There are many arguments against Proof of Stake, but none of them is more persistent than the fear of the so-called “Nothing-at-Stake” attack. Under this attack it is claimed that block producers can produce an arbitrarily long alternative chain at any time and then use this attack to “kill” the network. All that is required is for people to buy up old private keys that at one point controlled a large amount of stake and now no longer do. They have nothing at stake and thus will sell the keys cheaply. This so-called attack is a real stretch compared to much more realistic attacks against Proof of Work. It is high time this argument be let out to pasture.
Block chains are all about public data and transparency. Everyone who has been online and maintained connection with the real public chain has no reason to trust or even consider an alternative chain that challenges the public record. It is indisputable which chain is the real chain and which is a secret impostor. Clients would have a rolling checkpoint beyond which no alternative chain would be trusted. The software can easily stay on the proper chain and it is unlikely the attacking chain could even propagate itself across the network.
In the case of BitShares, every 101 blocks (17 minutes) represents a rolling checkpoint that has been approved by all delegates. There is never any reason to consider alternative chains more than 17 minutes old. In fact, the client is unable to resolve forks longer than about 4 hours without manual intervention.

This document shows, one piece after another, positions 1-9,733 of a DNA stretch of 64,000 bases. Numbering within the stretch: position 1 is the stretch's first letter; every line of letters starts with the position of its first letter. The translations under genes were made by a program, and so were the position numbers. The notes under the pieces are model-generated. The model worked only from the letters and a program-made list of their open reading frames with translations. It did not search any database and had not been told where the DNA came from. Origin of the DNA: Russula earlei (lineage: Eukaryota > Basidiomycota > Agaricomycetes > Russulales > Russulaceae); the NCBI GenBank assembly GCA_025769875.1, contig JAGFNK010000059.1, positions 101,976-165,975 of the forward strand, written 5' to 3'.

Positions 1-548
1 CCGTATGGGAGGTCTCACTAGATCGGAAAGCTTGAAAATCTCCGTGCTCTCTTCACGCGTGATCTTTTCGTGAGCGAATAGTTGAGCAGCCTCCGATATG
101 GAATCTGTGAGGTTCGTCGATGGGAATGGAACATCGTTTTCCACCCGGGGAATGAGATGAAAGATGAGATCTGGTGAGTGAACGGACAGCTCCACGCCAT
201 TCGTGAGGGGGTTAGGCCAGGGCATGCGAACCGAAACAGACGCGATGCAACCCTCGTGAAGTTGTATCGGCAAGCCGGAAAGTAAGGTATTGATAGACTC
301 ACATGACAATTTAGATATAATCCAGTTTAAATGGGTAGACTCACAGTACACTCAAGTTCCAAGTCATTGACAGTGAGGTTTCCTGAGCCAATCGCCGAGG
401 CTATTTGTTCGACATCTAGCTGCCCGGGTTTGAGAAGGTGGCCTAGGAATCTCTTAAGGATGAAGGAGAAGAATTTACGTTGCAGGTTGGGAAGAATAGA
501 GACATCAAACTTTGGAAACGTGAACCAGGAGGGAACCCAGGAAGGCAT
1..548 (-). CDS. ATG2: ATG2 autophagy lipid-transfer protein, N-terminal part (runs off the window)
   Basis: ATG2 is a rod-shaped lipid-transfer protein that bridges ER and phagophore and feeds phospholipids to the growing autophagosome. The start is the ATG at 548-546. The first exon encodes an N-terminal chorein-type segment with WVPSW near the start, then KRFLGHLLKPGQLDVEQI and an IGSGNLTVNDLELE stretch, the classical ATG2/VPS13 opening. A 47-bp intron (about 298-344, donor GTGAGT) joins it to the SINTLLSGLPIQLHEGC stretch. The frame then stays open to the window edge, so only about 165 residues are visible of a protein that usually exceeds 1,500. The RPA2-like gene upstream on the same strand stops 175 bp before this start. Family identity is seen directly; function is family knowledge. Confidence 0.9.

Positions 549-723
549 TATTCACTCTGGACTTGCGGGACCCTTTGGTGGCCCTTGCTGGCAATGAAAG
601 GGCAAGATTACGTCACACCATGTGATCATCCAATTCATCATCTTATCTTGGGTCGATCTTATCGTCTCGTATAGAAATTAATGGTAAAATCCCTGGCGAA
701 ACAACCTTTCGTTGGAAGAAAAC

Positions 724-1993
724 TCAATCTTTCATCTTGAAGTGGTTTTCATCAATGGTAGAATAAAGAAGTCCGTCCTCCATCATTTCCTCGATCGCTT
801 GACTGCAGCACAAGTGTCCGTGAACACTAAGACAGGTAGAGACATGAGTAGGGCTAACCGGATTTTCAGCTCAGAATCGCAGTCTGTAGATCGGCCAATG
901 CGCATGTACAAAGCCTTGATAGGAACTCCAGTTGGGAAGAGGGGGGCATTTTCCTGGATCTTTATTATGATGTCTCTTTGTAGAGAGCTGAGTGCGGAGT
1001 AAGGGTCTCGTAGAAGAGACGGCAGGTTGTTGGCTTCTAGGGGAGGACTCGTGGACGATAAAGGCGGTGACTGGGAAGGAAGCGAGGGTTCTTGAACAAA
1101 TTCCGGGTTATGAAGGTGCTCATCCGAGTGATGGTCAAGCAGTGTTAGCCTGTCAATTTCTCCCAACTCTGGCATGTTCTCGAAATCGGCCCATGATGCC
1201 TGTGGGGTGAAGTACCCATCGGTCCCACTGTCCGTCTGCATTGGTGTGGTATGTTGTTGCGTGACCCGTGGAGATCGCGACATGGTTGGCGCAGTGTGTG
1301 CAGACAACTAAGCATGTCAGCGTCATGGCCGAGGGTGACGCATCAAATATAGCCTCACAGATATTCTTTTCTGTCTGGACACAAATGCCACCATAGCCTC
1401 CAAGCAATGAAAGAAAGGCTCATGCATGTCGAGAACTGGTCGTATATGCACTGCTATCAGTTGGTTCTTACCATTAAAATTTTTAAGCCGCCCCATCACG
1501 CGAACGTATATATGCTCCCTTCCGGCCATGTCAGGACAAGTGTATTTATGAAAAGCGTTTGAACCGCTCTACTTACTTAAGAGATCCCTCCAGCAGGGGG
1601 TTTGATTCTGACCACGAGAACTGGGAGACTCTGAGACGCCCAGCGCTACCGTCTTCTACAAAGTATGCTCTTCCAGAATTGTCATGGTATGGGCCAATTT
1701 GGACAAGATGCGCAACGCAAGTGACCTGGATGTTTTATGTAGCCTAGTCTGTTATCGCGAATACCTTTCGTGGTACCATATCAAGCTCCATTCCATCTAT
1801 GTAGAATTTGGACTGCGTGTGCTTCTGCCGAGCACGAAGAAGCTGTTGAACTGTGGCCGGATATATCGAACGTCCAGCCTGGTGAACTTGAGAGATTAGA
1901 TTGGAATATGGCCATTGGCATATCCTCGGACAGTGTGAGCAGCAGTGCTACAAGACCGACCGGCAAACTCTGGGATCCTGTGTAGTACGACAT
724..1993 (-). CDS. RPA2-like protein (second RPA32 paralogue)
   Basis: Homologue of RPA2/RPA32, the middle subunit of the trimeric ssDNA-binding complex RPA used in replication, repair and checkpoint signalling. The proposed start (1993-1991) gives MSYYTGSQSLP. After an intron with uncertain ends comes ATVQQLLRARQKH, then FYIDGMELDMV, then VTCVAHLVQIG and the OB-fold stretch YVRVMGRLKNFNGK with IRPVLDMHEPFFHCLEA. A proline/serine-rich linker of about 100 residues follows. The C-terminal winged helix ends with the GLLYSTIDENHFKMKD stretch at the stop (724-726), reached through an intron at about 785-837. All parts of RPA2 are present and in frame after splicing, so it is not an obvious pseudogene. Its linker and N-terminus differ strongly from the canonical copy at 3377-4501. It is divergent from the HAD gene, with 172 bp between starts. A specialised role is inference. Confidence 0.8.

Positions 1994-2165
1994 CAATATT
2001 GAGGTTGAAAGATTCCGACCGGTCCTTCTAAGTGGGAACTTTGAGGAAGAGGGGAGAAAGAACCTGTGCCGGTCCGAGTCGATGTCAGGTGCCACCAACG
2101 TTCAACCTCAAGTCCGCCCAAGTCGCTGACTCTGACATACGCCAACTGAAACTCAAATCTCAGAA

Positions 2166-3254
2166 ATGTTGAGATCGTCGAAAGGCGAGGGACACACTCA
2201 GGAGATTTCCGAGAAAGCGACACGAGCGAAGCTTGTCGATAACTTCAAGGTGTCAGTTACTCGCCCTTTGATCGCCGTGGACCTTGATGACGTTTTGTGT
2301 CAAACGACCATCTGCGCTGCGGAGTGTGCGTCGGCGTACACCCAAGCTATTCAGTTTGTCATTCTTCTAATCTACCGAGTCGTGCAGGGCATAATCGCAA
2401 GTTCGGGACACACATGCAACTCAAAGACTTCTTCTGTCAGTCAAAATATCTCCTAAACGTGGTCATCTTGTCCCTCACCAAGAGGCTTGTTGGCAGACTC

What this means is that the “Nothing at Stake” attack can only be carried out against a new client with no prior knowledge. This is where the reality of consensus comes to play. At the end of the day 99% of all users will be using light clients. These light clients will be connecting to trusted servers that stay connected to the real network almost 100% of the time. 99% of all businesses accepting payments will be using full clients that keep in sync at all times.
In other words, the hypothetical attack against a new user connecting to the network for the first time under a compromised Internet connection and then accepting a large fake payment from an anonymous party is such an insignificant risk that it isn’t even worth discussing compared to the risk of forgetting your password or having your wallet hacked.
Consensus is first and foremost a social phenomenon and technology is merely a tool that helps us unambiguously track and enforce a social convention. Those that spout Nothing at Stake have merely adopted the naive social convention that “longest chain wins no matter what” rather than a more sensible social convention that “the public record is irreversible after everyone has signed off on it”.
This leaves only one wild edge case: TEOTWAWKI where all power and internet connectivity is unexpectedly lost for a relatively long period of time. I suspect that enough people will be able to form a consensus once the power comes back on to bootstrap a chain and continue.
You have nothing to fear from the so called nothing at stake attack. Lets talk about the numerous risks of centralizing mining pools that have already executed a double spend attack on Bitcoin. Lets talk about economic sustainability. Lets look at the plank in the eye of Proof of Work before considering the relative spec of proof of stake.